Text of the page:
The engine’s cooling system pumps a mixture of water and coolant through the engine where it collects heat. The coolant water mixture then flows to the radiator where it travels through coiled, finned tubes and gives up its heat to the air flowing through the radiator. The water pump pulls the now cooled water from the radiator, and pushes through the engine once again to repeat the cycle. Four main coolant system components include:
- Cooling Fan
- Water Pump
The Car’s Radiator
Aluminum tubes coil their way back and forth through the radiator. Aluminum fins attached to the exterior of the tubes help exchange heat of the coolant into the passing air through the radiator. Holding tanks sit on either side of the radiator, holding the coolant.
The holding tanks on either side of the radiator have a connection for mounting the radiator hoses. One side of the car radiator has a connection at the top of the tank for inlet coolant. The tank on the opposite side of the radiator has its hose connection near the bottom, for the coolant outlet. Cars with an automatic transmission have an additional tank for cooling the transmission fluid. Engine coolant flows over the transmission fluid tank, cooling the transmission fluid before it returns to the transmission.
Radiator Cooling Fan
Sitting just behind the radiator are two electric fans. Although a single fan is sometimes used, two fans are standard. The radiator cooling fans ensure continuous airflow through the radiator at all times. If the car is stopped, or moving slow during city driving, the fans draw air through the radiator and send it across the engine.
The car’s computer regulates the speed of the fans depending on the engine’s coolant temperature. For example, when the car is stopped, and the coolant temp starts to exceed a pre-determined set point, the fans turn on to compensate for the lack of airflow.
Responsible for circulating the engine’s coolant at all time while the engine is running, the water pump is a cast iron housing that bolts to the front of the engine. A small pulley just outside the pump’s housing drives an impeller within the pump.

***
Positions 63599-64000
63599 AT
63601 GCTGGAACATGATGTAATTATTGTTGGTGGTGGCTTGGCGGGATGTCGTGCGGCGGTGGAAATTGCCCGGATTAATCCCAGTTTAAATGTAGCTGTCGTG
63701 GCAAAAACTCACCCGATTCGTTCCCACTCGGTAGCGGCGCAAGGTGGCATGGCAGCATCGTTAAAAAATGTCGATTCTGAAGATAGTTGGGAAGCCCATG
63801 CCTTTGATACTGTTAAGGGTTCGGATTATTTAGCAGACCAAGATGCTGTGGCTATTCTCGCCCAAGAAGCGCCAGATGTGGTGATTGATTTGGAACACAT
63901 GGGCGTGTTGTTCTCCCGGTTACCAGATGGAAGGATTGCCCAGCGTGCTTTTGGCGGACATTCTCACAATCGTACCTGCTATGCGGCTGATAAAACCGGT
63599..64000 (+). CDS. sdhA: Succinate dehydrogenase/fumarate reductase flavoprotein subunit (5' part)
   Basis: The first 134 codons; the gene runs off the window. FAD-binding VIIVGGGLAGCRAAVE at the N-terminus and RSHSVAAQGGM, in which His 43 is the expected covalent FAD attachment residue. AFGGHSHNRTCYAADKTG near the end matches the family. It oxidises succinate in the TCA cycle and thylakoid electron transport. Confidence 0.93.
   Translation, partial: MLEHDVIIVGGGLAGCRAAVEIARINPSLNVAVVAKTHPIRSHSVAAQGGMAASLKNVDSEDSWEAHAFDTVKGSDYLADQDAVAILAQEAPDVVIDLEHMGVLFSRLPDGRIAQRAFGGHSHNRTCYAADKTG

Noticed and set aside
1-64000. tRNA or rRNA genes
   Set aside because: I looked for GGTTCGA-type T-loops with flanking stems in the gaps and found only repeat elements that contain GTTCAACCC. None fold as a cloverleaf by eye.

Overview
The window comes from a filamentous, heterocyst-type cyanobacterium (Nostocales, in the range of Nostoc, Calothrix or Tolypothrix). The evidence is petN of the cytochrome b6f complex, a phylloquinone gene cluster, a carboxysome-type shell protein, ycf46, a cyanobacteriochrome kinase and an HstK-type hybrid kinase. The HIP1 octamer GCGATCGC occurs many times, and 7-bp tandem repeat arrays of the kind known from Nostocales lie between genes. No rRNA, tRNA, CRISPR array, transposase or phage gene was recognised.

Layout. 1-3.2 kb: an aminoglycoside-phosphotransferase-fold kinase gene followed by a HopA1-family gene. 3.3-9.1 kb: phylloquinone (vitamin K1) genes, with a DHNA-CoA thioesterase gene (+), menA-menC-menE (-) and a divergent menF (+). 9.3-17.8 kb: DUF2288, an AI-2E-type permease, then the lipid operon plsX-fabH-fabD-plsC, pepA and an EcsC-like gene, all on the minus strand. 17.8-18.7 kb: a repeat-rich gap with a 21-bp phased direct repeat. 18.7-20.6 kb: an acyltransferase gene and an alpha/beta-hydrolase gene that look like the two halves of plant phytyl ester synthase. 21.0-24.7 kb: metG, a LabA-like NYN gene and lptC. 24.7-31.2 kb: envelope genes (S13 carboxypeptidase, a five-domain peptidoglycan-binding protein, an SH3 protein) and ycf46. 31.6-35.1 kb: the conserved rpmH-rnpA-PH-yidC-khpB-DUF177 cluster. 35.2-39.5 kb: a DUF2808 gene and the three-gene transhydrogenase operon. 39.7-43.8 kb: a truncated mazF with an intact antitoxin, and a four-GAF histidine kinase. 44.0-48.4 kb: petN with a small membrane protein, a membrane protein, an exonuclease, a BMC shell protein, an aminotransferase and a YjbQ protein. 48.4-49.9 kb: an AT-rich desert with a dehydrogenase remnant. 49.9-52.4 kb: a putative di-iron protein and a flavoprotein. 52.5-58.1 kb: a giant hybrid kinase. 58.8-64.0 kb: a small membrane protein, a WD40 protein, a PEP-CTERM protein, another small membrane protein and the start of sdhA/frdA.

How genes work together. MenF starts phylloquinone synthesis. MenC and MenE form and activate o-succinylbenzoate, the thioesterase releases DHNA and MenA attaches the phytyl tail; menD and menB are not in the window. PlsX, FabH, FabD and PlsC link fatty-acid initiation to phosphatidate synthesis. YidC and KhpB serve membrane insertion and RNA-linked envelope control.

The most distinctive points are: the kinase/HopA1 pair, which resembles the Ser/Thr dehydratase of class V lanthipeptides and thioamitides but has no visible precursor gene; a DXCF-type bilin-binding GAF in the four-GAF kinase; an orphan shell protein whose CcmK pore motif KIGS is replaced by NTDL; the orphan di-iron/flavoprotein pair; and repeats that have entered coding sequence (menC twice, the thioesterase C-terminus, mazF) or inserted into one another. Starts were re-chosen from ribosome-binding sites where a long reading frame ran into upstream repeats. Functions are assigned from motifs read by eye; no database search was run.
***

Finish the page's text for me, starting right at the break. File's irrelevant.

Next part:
The impeller pulls the coolant from the radiator, and discharges it into the engines coolant passages to collect heat. Most cars today use a serpentine belt to drive the alternator, air conditioner compressor, power steering pump, and the water pump.
An engine is most efficient when it operates at a higher temperature, typically between 190 and 195 degrees Fahrenheit. The hotter the engine, the better the fuel burn. The better the fuel burns, the less emissions the engine generates , and gains more power. The thermostat regulates the amount of coolant flow through the engine; so that is doesn’t get too cool. The engine thermostat is mounted within a housing at the top of the engine block.
Coolant exiting the engine block flows to the thermostat where it senses the coolants temperature. If the coolant is not hot enough, it remains closed and bypasses the coolant back into the engine. One advantage of this function is experienced on a chilly morning when the engine has been running for a short time. Because the thermostat remains closed, the engine coolant heats up sooner, and allows the cars heater to distribute warm air to the cabin quicker.
Engine cooling systems have, for the most part, gone unchanged for several years. Understanding the components that make up an engine’s cooling system, and their functional purpose, will aid in diagnosing a simple problem with a car radiator, and highlight the important role the system provides.